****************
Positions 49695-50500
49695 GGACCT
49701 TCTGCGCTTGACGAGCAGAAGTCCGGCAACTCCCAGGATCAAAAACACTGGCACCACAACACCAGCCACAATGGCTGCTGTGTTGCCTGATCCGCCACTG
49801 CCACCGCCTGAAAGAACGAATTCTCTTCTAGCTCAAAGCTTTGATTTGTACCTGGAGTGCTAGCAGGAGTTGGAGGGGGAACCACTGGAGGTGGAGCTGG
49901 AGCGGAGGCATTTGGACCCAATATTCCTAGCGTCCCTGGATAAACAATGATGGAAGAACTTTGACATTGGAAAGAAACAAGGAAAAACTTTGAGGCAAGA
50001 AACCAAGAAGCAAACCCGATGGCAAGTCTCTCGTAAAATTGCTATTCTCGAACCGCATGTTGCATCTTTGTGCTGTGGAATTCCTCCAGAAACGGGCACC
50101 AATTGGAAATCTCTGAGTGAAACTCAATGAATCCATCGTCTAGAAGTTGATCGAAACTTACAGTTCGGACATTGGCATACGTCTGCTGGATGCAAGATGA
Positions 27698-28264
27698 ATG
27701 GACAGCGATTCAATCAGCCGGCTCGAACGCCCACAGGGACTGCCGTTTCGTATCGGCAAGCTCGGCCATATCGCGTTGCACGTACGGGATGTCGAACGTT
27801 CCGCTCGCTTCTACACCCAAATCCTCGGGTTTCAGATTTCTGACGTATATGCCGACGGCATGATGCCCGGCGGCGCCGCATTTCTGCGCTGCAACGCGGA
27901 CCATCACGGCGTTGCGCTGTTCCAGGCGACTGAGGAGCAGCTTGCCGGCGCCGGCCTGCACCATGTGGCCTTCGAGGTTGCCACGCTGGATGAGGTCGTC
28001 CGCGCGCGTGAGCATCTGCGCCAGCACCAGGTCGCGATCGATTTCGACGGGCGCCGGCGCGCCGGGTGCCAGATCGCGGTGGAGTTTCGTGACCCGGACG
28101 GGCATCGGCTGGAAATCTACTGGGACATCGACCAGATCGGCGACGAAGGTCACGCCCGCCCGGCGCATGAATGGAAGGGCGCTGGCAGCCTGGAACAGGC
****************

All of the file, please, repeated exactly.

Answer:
Positions 49695-50500
49695 GGACCT
49701 TCTGCGCTTGACGAGCAGAAGTCCGGCAACTCCCAGGATCAAAAACACTGGCACCACAACACCAGCCACAATGGCTGCTGTGTTGCCTGATCCGCCACTG
49801 CCACCGCCTGAAAGAACGAATTCTCTTCTAGCTCAAAGCTTTGATTTGTACCTGGAGTGCTAGCAGGAGTTGGAGGGGGAACCACTGGAGGTGGAGCTGG
49901 AGCGGAGGCATTTGGACCCAATATTCCTAGCGTCCCTGGATAAACAATGATGGAAGAACTTTGACATTGGAAAGAAACAAGGAAAAACTTTGAGGCAAGA
50001 AACCAAGAAGCAAACCCGATGGCAAGTCTCTCGTAAAATTGCTATTCTCGAACCGCATGTTGCATCTTTGTGCTGTGGAATTCCTCCAGAAACGGGCACC
50101 AATTGGAAATCTCTGAGTGAAACTCAATGAATCCATCGTCTAGAAGTTGATCGAAACTTACAGTTCGGACATTGGCATACGTCTGCTGGATGCAAGATGA
Positions 27698-28264
27698 ATG
27701 GACAGCGATTCAATCAGCCGGCTCGAACGCCCACAGGGACTGCCGTTTCGTATCGGCAAGCTCGGCCATATCGCGTTGCACGTACGGGATGTCGAACGTT
27801 CCGCTCGCTTCTACACCCAAATCCTCGGGTTTCAGATTTCTGACGTATATGCCGACGGCATGATGCCCGGCGGCGCCGCATTTCTGCGCTGCAACGCGGA
27901 CCATCACGGCGTTGCGCTGTTCCAGGCGACTGAGGAGCAGCTTGCCGGCGCCGGCCTGCACCATGTGGCCTTCGAGGTTGCCACGCTGGATGAGGTCGTC
28001 CGCGCGCGTGAGCATCTGCGCCAGCACCAGGTCGCGATCGATTTCGACGGGCGCCGGCGCGCCGGGTGCCAGATCGCGGTGGAGTTTCGTGACCCGGACG
28101 GGCATCGGCTGGAAATCTACTGGGACATCGACCAGATCGGCGACGAAGGTCACGCCCGCCCGGCGCATGAATGGAAGGGCGCTGGCAGCCTGGAACAGGC